Both committees debated these issues with about 20 industry and consumer experts on Tuesday.
Industry Committee: ensure investments in next-generation networks
On Tuesday morning the Industry Committee debated the two draft reports which deal with the revision of the framework directive for access and authorisation and with the Commission's plans to set up a European Electronic Communications Market Authority (EECMA). The revised framework directive should take better account of investments in next-generation networks - meaning future electronic communication networks which will transport all types of information and services by pooling these into packages, said Catherine Trautmann (PES, FR) who is the rapporteur on this piece of legislation. "It is very important to encourage operators to invest in fibre-optic networks in areas where there is no competition", she stressed.
Set up a small, streamlined "Body of European Regulators in Telecoms" (BERT)
"Let's not create a cumbersome body which lobbies for its own existence", said Pilar del Castillo (EPP-ED, ES) who is drafting the report on the new European Electronic Communications Market Authority (EECMA). Contrary to the Commission's plans, she suggests an independent advisory Body of European Regulators in Telecoms (BERT). This body should not take over the tasks of the European Network and Information Security Agency (ENISA), she stressed, because merging BERT and ENISA would create "the risk of significantly muddying the water when the agency's priorities are set".
Internal Market Committee: experts' views
The telecoms package will also amend various provisions of interest to consumers: universal service provision and users' rights relating to electronic communications networks and services, personal data and privacy issues in this sector and cooperation on consumer protection. Malcolm Harbour (EPP-ED, UK) is drafting the report on these. MEPs have until 13 may to table their amendments to the Commission proposal.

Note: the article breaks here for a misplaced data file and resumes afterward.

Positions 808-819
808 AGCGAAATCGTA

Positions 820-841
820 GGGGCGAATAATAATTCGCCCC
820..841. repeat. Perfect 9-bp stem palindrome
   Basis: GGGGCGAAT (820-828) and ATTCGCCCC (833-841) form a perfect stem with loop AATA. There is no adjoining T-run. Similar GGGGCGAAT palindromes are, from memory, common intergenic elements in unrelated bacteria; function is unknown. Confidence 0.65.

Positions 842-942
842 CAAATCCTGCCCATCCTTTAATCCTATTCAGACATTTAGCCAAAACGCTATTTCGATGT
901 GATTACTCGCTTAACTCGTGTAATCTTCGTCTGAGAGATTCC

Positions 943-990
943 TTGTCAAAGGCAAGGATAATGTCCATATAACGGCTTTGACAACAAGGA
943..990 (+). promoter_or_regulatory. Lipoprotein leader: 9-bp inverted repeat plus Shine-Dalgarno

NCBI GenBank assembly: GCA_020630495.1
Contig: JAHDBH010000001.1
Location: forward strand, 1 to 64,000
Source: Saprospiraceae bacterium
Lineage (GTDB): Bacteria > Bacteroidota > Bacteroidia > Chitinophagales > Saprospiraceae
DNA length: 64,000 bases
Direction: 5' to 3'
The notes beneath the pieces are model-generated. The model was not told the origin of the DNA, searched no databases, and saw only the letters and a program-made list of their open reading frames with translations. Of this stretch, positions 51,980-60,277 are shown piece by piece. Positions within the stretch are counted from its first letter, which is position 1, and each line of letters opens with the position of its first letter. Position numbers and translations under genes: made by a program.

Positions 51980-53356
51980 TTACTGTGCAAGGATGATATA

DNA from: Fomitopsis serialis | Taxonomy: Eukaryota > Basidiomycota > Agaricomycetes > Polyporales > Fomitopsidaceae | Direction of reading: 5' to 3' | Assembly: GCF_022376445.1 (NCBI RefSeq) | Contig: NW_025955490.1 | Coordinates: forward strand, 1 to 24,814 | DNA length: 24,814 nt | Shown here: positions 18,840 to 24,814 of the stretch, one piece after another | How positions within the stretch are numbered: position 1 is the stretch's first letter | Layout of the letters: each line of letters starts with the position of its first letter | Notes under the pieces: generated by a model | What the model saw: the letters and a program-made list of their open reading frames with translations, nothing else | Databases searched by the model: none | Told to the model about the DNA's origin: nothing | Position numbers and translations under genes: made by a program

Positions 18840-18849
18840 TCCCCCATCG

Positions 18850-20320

Better information for consumers
Competitiveness in this complex sector does not consist simply of giving operators access to the market, argued Ed Richards of the UK Office of Communications (Ofcom). It also requires consumers who are well informed and enjoy rights enabling them to make choices between different operators. Consumers should be able to change operators more easily and more quickly while keeping their phone numbers and be better informed about the services they are paying for, as part of their basic charge, without ever using them, said Edouard Barreiro of UFC Que Choisir (France).
Easier access to emergency numbers
In the view of Bill Bush (Premier League, UK) the quality of the content offered to consumers is threatened by piracy and failure to observe copyright. Access to emergency numbers such as 112 should be made easier, especially for disabled people, said Steve Tyler (RNIB). For Roland Doll of Deutsche Telekom, technological solutions offered by some operators can contribute to this. But, according to Demetrios Pyrros (chairman of the European Emergency Number Association), these are not enough owing to a lack of information or of awareness that it can be a matter of life or death in an accident.
Other questions were discussed, including better protection for consumers against SMS spam and "slamming" (the illegal practice of changing subscribers' telephone services without their consent), as well as ways of consulting consumers. During the debate MEPs also mentioned the difficulty of striking a balance between the need for personal data protection and the need to prevent cyber-crime.